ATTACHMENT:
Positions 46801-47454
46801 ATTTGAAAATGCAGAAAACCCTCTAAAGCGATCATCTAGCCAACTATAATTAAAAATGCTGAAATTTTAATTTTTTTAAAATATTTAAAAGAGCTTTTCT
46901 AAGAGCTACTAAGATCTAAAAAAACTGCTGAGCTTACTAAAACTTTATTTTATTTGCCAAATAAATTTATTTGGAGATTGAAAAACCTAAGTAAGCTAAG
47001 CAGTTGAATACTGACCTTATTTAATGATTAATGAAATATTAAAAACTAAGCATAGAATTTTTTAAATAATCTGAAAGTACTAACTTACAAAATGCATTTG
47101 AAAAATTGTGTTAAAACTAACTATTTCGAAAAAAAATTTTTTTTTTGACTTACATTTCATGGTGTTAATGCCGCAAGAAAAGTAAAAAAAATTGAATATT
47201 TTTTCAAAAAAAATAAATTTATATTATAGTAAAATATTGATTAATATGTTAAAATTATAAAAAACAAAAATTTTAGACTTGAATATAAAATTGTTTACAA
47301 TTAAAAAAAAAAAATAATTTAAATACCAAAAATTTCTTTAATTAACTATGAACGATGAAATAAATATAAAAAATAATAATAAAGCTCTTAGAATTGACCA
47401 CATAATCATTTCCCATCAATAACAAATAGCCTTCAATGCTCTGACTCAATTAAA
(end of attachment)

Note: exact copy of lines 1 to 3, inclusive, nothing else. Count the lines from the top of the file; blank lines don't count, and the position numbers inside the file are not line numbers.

Positions 46801-47454
46801 ATTTGAAAATGCAGAAAACCCTCTAAAGCGATCATCTAGCCAACTATAATTAAAAATGCTGAAATTTTAATTTTTTTAAAATATTTAAAAGAGCTTTTCT
46901 AAGAGCTACTAAGATCTAAAAAAACTGCTGAGCTTACTAAAACTTTATTTTATTTGCCAAATAAATTTATTTGGAGATTGAAAAACCTAAGTAAGCTAAG